`Play It to the Bone' is all talk, no punch

January 21, 2000|By Chris Kaltenbach | Chris Kaltenbach,SUN STAFF

"Play It to the Bone" is Ron Shelton on autopilot.

Shelton, the gifted writer-director of such sports-as-life mainstays as "Bull Durham," "White Men Can't Jump" and "Tin Cup," loves making films where the jocks do battle with words as much as with their muscles. At his best -- and films don't come much better than 1988's "Bull Durham," where Kevin Costner and Susan Sarandon made baseball seem exciting, intellectual and sexy -- the results are lighthearted, character-driven valentines to the ethos of sport, propelled by literate scripts that reveal as much about the people who engage in sports as about the sports themselves.

"Play It to the Bone," the story of two past-their-prime boxers who get an unexpected second chance for glory, gets the character-driven part right, but pretty much stops there. Close friends Vince Boudreau (Woody Harrelson) and Cesar Dominguez (Antonio Banderas) have fun throwing verbal jabs at each other, and the amiable road trip Shelton sends them on makes for an amusing half-a-movie. But Shelton has no idea what to do with his fighters once the trip is over.

Vince and Cesar, both once-promising boxers who were cheated out of their boxing careers long ago, have been relegated to sparring with each other in a non-descript L.A. gym. But when the scheduled fighters on the undercard of the latest Mike Tyson bout both bow out, Vince and Cesar find themselves unexpectedly back in demand.

Seems the desperate fight promoters need somebody -- anybody -- to serve as Tyson's warm-up and are willing to pay the two friends $50,000 each to fight each other, with the winner promised a title shot.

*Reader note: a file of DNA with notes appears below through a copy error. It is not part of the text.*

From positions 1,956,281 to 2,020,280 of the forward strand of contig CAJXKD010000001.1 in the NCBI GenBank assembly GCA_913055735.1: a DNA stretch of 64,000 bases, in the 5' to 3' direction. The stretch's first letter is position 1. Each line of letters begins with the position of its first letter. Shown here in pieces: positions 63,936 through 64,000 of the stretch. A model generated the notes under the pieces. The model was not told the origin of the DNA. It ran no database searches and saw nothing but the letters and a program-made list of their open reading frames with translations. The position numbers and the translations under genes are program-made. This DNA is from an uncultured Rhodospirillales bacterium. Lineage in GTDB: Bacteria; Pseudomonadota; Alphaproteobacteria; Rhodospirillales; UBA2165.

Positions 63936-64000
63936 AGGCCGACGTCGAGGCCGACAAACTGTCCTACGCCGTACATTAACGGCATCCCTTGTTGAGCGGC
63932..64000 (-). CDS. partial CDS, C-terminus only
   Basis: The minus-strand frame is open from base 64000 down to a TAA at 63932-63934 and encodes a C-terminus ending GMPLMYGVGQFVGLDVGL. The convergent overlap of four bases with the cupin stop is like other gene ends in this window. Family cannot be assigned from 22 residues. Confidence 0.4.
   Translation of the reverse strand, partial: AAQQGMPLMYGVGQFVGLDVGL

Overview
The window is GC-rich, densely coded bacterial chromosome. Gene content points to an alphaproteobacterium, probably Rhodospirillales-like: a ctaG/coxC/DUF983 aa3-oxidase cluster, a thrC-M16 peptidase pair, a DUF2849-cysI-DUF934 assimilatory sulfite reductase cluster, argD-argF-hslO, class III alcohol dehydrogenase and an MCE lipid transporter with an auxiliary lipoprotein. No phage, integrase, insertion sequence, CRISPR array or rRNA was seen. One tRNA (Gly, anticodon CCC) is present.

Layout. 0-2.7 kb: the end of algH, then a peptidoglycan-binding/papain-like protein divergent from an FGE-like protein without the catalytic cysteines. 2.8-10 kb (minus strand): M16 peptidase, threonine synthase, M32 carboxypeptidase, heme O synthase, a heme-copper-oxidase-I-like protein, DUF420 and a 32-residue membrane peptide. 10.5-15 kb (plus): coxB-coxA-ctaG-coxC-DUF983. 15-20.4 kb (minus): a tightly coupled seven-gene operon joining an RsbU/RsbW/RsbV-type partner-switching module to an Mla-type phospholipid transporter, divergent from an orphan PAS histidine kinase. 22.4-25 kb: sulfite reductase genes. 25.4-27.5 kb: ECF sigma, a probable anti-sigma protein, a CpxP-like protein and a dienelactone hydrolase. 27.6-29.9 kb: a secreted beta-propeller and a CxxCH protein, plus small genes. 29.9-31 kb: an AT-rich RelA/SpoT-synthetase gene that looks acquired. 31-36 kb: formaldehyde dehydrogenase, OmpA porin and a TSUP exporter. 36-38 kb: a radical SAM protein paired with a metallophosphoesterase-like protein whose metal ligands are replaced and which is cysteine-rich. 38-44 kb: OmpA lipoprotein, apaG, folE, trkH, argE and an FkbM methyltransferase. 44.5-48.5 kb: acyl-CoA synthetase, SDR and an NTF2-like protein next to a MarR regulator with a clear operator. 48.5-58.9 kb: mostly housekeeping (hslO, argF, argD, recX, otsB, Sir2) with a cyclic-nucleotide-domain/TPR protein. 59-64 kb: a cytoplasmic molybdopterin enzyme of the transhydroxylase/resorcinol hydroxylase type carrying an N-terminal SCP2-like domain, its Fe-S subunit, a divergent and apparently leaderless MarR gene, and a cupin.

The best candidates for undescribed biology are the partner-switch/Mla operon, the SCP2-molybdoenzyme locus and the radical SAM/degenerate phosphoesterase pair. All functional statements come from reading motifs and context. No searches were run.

So it's off to Las Vegas for our duo, chauffeured by mutual girlfriend Grace Pasic (Lolita Davidovich). Determined that both show off everything they've got once inside the ring, Grace is not above playing with both men's minds to ensure that happens.

"Play It to the Bone" benefits from an amiable chemistry between Harrelson and Banderas, and Davidovich always makes a good tough-as-nails dame with more smarts than any man will give her credit for. About halfway through the film, Lucy Liu (TV's "Ally McBeal") shows up as a smart-mouthed, gold-digging hitchhiker who is on the receiving end of the film's best punches (and not delivered by the boxers).

But beyond the banter, there's simply nothing to "Play It to the Bone." Its take on boxing -- that it's cruelly sabotaged by shiftless promoters and crooked officials -- is nothing new. And the buddy-buddy patter is nothing that Hope and Crosby weren't doing back in the '40s.

`Play It to the Bone'

Starring Woody Harrelson, Antonio Banderas and Lolita Davidovich

Written and directed by Ron Shelton

Released by Touchstone Pictures

Rated R (Language, sexuality, ring violence)

Running time 110 minutes

Sun score: **

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